“They did,” says the Shrieve. “That they did. But that’s her sword, there, on the table, before you. And she’s gone, again, and again no one knows where. And last night, after the owr was turned, the Queen – ”

“Her majesty named a new Huntsman,” says the Harper, folding his arms.

“Fuck,” says Sweetloaf, in a breath.

“There’s been a rupture,” says the Shrieve, even as the Harper’s saying, “Some mousey little nobody nobody’s even heard of.” The Shrieve favors him with a sidelong look, and he shuts up his mouth. “The world is,” says the Shrieve, turning back to the Mason, “different. If we aren’t prepared for that. If we don’t take that into account,” leaning forward, both hands flat on the glass of the length of the table between them, “you will be disappointed. Luys. Luys, listen,” straightening, stepping around the foot of the table, past the more awkward corner of the room, “even if her grace were to come through that door in the next moment, and take up her blade, we’d still be where we are, right now: torn, between,” he pauses, gripping the back of the chair before him, looking to the Harper, then back to the Mason. “On the horns of a thorny dilemma,” he says.

“And nobody to take out the fucking trash,” mutters Sweetloaf, glaring at the pizza boxes.

The Mason pushes back his chair, gets to his feet. “You’d have us choose, for her grace,” he says, taking up the sword to his left, and the empty scabbard, “between her majesty,” fitting the tip of the one to the throat of the other, “and the Count,” slipping the blade home.

“I would have us be prepared,” says the Shrieve.

The windowless room is not much bigger than the round table they’re sat at. A white board covers one wall, most of it taken up by looping orange letters spelling out WinBank May 4.0 or Bust!!! “There’s no sales, right?” she says.

“Ah,” he says. “Well.” Not much more than a kid, really, with his paper-laden clipboard and his unlit tablet computer on the table before him, his rumpled shirt patterned with tiny propeller planes in a brown and gold at odds with the pale blue and purple paisleys of his tie. “We don’t sell anything here, that’s true. Your performance isn’t judged on, how many, ah, units, you move. There’s no commissions, or anything like that. But.” Sitting back, head canted. The knot in that tie’s too wide for his skinny neck. “You will be trying to, talk people? Into doing something they might not necessarily want, to do? You know? And, I mean, isn’t, in every interaction, isn’t there something like, an aspect, of sales?”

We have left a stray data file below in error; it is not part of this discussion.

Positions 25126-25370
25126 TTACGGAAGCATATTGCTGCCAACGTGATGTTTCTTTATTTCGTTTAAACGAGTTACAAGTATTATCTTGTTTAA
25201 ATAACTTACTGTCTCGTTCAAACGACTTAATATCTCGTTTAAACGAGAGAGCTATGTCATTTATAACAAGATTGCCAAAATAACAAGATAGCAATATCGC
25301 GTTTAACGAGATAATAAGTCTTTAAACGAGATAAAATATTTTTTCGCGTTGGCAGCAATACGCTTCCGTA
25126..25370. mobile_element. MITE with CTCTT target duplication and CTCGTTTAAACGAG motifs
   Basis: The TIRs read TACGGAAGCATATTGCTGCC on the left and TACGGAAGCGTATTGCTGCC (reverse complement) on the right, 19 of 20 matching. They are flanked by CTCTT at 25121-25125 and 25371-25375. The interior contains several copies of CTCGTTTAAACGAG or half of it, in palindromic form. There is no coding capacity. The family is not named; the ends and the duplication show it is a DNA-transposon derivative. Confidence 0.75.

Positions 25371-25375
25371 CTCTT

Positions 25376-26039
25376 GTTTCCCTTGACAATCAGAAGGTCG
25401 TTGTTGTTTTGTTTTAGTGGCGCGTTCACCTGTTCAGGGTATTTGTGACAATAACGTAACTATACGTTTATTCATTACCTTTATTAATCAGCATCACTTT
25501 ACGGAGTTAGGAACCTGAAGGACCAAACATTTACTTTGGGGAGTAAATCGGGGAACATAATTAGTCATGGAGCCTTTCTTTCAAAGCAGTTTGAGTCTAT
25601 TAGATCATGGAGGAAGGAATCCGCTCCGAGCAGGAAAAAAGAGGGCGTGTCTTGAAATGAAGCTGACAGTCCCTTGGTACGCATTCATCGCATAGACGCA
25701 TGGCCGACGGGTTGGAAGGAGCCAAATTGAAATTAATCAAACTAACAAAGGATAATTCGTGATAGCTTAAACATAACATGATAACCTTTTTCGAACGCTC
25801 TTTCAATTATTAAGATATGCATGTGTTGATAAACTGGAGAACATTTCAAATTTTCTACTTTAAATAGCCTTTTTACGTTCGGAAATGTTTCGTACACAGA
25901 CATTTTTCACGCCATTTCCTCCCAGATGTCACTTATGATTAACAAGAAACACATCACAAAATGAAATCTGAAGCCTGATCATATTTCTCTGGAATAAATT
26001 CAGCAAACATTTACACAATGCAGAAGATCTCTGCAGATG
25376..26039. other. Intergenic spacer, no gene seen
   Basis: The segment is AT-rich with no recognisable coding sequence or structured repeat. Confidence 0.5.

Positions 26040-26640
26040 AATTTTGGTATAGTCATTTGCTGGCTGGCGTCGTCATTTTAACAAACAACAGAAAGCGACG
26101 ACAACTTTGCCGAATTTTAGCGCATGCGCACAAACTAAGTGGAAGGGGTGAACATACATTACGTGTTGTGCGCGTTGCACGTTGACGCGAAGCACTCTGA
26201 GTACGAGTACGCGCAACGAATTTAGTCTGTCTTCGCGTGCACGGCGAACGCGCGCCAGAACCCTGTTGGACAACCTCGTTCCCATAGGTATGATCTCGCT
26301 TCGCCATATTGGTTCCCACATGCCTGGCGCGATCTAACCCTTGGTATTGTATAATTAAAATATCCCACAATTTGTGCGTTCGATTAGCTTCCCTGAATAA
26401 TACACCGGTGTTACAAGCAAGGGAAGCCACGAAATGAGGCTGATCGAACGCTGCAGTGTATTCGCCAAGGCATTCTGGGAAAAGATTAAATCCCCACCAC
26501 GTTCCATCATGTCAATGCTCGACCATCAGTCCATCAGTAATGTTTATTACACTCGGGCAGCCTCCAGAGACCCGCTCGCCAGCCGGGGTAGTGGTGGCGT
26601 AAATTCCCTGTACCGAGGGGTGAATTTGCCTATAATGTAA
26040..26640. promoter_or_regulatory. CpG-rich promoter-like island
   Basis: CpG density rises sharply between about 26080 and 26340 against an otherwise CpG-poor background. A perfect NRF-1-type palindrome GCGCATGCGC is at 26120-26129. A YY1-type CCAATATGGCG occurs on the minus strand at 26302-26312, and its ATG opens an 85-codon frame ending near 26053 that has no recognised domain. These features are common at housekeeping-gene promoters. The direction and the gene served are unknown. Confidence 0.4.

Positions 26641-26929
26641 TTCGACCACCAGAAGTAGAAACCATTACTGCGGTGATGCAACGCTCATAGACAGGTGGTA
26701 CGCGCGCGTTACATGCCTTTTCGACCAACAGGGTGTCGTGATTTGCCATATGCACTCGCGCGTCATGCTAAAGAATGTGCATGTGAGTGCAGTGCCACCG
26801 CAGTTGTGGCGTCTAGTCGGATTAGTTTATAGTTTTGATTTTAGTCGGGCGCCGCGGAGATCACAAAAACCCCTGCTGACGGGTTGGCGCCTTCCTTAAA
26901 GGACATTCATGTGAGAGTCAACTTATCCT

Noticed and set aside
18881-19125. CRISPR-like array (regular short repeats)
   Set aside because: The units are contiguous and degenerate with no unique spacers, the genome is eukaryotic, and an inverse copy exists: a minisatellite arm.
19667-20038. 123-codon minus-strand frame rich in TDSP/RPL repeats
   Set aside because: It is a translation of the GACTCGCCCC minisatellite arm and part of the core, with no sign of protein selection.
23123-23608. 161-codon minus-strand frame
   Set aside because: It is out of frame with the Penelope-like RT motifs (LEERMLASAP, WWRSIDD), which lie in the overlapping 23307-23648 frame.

“I, ah,” she says, blinking. Blond hair pulled tightly shining back in a high ponytail, and the top two buttons of her plain white blouse undone.

“You,” he says, “you’re trying to sell yourself, to me, right now,” he says, “and I’m, well, I’m trying to, sell you,” he shrugs, “on the idea that, this is the kind of place where, if you work hard, if you, commit, you know, to what we ask of you, you’ll be, you know? This’ll be a good fit. Tell you what.” He tugs a couple pages from the clipboard, pushes them across the table toward her. “Look this over. I’ll go, I’ll find someone to run them with you. If you can stick around,” getting up, “who knows, we might even try you on the phones tonight.” He holds up a hand. “I’m sorry, what was your name again?”

“Jessica,” she says. “Vitaly. Jessica Vitaly.”

When the door’s closed she slips a pair of narrow square-lensed glasses from the purse on the chair beside her. Pulls the pages across the table, turns them over, brow cocking, eyes widening, lip curling. Something buzzes. She lets the script drop and hikes up in her chair to wriggle a clamshell phone from her pocket. Anna, says the little screen on the back of it, buzzing again in her hand. She unfolds it. “Hey.

“Yeah, well. What I said.

“What I said.

“Anna, listen,” she leans back, “I,” tips her head back, looking up at the serried tiles of the dropped ceiling. “Oh my God,” she says.

“Oh my God.

“Is she, did you, did she, you, okay, okay. Okay. But,” and she closes her eyes.

“This doesn’t change anything.

“It doesn’t! I mean,” sitting forward, elbows on the table, “what the hell good do you think I could possibly,” forehead pressed to her palm.